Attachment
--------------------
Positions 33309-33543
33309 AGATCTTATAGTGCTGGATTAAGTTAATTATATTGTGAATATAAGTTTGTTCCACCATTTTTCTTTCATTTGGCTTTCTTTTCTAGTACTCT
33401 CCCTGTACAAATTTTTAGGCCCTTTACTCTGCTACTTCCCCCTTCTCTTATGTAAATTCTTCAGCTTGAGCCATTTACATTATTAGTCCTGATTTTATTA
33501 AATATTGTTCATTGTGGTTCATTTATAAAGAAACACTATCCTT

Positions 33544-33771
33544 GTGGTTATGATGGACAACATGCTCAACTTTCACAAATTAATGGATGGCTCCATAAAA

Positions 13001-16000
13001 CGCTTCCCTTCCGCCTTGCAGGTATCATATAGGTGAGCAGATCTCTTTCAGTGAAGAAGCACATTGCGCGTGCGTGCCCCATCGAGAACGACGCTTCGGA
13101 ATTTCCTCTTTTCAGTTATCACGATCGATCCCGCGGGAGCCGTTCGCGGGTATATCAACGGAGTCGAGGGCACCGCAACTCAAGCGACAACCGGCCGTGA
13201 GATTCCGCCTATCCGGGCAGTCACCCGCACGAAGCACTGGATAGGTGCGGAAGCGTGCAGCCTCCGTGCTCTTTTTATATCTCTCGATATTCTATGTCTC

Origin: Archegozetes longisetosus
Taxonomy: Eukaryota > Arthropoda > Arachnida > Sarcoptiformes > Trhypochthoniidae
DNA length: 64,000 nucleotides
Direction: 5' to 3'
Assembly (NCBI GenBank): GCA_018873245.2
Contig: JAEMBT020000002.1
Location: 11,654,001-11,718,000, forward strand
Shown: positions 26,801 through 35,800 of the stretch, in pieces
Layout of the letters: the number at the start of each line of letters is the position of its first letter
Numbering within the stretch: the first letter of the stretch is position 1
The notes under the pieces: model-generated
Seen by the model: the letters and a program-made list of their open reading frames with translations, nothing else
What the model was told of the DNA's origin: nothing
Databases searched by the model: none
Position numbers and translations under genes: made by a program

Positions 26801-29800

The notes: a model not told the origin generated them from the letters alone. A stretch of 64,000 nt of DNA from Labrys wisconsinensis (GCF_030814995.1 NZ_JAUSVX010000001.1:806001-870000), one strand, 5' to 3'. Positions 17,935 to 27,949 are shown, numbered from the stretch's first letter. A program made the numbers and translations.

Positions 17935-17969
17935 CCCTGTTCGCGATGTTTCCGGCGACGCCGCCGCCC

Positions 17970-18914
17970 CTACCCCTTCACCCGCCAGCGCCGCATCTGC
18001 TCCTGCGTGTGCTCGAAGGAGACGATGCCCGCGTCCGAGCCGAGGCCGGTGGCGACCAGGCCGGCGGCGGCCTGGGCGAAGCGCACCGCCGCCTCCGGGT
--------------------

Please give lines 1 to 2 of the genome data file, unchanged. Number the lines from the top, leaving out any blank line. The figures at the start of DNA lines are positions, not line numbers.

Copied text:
Positions 33309-33543
33309 AGATCTTATAGTGCTGGATTAAGTTAATTATATTGTGAATATAAGTTTGTTCCACCATTTTTCTTTCATTTGGCTTTCTTTTCTAGTACTCT